We dug in and visited with each other for awhile, then cleaned up and headed home. It's now almost 4:00pm and I'm tired and satisfied from another day well spent, in the company of dear friends. Somebody is watching out for us: a day that showed every indication to be a true "washout" turned out to be a successful, beautiful day!

Tuesday, March 13, 2012

Vernal equinox 2012

When I was coming out of the Pickford theater on Saturday, I saw these crocuses and sunshine greeting me. I immediately dropped everything and pulled out my camera. At first I wondered about the concentric circles on the walkway, but then I realized they must be stylized raindrops! Perfect for the Pacific Northwest. When I went into the theater, it was blowing hard with horizontal stinging raindrops... I much prefer these.

Now that Daylight Saving Time is behind us, I was wondering when we will actually have the vernal equinox and went on line (of course) to find out. What did I do before search engines? I truly cannot remember, it's now such a part of my life. On the Old Farmer's Almanac website, I found some interesting information.
On the first day of spring -- the vernal equinox -- day and night are each approximately 12 hours long (with the actual time of equal day and night, in the Northern Hemisphere, occurring a few days before the vernal equinox). The sun crosses the celestial equator going northward; it rises exactly due east and sets exactly due west.
This year Spring officially begins on March 20 at 1:14am EDT. Since I am on Pacific Daylight Time, it will occur here three hours earlier, making it (let's see) March 19 at 10:14pm. And if what the Almanac says is true, I expect I can start celebrating Spring any minute now! However, I woke up this morning in the dark and saw more light outside than I expected. It was from snow that fell overnight. We are in a particularly stormy period, with wind, cold, and occasional snowfall. Tonight it might even get below freezing again. I snapped this picture at the bus stop.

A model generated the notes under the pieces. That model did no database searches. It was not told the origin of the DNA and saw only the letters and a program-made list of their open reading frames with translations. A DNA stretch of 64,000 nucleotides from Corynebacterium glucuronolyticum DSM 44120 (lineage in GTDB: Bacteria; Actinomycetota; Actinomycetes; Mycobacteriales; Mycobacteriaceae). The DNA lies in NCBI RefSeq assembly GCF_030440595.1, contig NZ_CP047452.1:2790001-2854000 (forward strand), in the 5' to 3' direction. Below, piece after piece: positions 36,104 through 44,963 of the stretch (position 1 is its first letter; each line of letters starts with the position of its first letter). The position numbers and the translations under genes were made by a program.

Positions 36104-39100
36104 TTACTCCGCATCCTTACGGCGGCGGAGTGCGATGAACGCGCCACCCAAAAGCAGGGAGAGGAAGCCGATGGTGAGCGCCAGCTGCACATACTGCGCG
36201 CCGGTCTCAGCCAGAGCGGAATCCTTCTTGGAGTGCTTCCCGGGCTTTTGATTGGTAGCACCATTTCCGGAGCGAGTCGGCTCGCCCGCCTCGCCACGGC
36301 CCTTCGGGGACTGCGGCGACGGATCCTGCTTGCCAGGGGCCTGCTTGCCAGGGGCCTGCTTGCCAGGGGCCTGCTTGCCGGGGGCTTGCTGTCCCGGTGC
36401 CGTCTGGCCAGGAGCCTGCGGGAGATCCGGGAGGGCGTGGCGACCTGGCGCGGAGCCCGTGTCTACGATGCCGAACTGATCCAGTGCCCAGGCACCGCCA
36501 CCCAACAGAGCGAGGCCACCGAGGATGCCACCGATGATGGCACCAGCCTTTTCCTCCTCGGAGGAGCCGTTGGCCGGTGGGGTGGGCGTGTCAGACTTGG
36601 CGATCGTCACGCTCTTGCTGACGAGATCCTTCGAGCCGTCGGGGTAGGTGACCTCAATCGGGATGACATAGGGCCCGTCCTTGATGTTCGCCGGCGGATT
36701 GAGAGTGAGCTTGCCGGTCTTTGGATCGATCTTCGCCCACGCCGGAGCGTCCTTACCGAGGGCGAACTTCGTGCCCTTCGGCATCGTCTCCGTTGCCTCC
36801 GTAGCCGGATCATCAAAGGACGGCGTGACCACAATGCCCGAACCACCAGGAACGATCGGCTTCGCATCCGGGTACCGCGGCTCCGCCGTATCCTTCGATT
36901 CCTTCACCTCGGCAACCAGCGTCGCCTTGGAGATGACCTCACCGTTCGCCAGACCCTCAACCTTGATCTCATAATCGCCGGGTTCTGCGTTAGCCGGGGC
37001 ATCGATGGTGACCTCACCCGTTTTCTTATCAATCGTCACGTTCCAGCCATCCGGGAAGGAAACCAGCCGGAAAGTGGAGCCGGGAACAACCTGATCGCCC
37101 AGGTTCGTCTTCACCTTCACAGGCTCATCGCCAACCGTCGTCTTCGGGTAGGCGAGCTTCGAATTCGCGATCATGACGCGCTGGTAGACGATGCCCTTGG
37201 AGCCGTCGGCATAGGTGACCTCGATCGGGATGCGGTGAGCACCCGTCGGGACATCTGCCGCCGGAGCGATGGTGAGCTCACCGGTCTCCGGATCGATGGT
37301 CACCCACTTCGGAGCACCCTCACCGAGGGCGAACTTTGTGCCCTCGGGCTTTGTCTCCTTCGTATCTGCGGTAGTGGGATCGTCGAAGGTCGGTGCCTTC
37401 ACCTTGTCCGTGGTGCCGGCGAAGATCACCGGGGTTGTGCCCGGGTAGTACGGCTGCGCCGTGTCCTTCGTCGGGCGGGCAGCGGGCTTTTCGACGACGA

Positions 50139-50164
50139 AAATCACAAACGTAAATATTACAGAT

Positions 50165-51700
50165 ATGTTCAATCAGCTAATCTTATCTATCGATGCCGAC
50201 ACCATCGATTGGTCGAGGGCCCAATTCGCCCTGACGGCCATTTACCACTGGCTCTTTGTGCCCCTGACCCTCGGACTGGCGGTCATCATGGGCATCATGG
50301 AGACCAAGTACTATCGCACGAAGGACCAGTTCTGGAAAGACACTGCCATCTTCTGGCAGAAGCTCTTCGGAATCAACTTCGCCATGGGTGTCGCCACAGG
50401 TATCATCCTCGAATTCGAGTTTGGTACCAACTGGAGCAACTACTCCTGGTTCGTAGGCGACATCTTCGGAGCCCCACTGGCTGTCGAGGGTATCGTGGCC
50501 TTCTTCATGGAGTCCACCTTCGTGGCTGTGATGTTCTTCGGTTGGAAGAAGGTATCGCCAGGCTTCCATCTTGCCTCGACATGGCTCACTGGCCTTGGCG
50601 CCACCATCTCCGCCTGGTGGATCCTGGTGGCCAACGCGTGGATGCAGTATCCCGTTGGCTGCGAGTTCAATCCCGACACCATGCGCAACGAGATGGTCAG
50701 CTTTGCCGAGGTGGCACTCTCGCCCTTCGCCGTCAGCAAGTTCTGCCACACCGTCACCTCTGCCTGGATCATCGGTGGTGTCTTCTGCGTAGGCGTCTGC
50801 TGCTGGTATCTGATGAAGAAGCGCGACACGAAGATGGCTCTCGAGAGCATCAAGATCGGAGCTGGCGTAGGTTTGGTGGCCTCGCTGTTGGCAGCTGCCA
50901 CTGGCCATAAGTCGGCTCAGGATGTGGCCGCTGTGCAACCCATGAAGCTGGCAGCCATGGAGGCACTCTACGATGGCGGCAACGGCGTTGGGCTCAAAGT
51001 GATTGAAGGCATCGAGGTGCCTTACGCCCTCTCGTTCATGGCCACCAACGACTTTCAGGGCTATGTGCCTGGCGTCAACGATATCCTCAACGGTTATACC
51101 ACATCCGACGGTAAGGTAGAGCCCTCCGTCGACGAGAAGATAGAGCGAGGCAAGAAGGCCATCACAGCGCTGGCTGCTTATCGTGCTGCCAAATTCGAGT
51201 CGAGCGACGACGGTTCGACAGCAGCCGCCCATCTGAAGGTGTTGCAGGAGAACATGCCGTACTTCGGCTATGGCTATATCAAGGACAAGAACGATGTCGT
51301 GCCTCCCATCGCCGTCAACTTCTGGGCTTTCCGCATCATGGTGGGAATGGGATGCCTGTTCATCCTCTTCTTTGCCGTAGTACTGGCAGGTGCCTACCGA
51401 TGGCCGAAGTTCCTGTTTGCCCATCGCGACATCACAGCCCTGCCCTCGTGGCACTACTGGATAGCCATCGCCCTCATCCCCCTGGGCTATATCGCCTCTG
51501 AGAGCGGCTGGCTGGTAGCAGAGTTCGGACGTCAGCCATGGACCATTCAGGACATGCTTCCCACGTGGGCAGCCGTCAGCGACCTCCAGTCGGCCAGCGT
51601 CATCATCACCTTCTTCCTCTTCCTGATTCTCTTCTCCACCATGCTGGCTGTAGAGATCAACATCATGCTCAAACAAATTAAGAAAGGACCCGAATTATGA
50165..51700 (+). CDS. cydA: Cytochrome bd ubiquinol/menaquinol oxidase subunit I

These pretty pink flowers (heather?) don't seem to mind the white decoration, which is probably all gone now, several hours later. When I got to my class today, I noticed the numbers were down, probably because of snow on the roads, although it doesn't usually take much for some people to decide not to exercise. Afterwards, though, I know they probably didn't feel as good as I did. I know I'm rubbing it in, but they can take it, since they don't read my blog.

The bus was late again this morning, so I had to really hustle to get to class on time. I passed several other ladies on their way into class, but they drove and didn't need to change, so I charged on past them on my way to the locker room. Made it to class right on time and was already warmed up to boot.

It's funny: it never occurs to me to stay home, since I take the bus and don't have to drive, and it gives me something to look forward to. My sister Norma Jean and I were talking yesterday about the comfort of routine. I love my daily schedule and know that it suits me. She has hers in much the same fashion. Could it be genetic? I know that other people chafe against schedules, but for me it defines my day, and my sister is exactly the same. She told me that several people cannot believe that she prefers to get up and head out the door to go swimming at 6:15am. After all, we're retired now and there's no need to get up at the crack of dawn. I'm happiest when I am able to begin my day with exercise. Yep, it must be genetic!

Saturday, March 10, 2012

Safety Day 2012

Me and Christy, picture by Linny
I know some of my blogging buddies wonder how I can jump out of perfectly good airplanes on a regular basis. Well, I don't do it nearly as often as I once did, so now it's kind of important for me to attend Safety Day at my local Drop Zone. In the old days, I made more than 200 jumps every year, sometimes as many as 400. These days, I'm lucky to get fifty in, so Safety Day is made for jumpers like me: getting ready to get back into the swing of things, but feeling pretty rusty after not having made a skydive since October.
I am not alone in my desire to get current and ready for the upcoming season. Today was USPA (United States Parachute Association) Safety Day at Drop Zones around the country. Skydive Snohomish provides seminars and free food for the entire day to encourage people to attend. Here you can see that the attendance was pretty darn good: around 120 people showed up on a rainy, dreary Pacific Northwest kind of day to attend seminars and get refreshers about how to be safe.
If a person attended all six sessions and got signed off by the instructor, you were then eligible to enter a raffle that gave over $9,000 in prizes. If your name was called. I've attended this before, and although I didn't win anything, I enjoyed myself tremendously and if your name was drawn (mine wasn't), you got to choose your prize. I learned way more than I expected. My favorite session was with Dieter, who is a rocket scientist five days a week and flies the Cessna 182 for the Drop Zone on weekends. I was fascinated by him when he told us what he does during the week: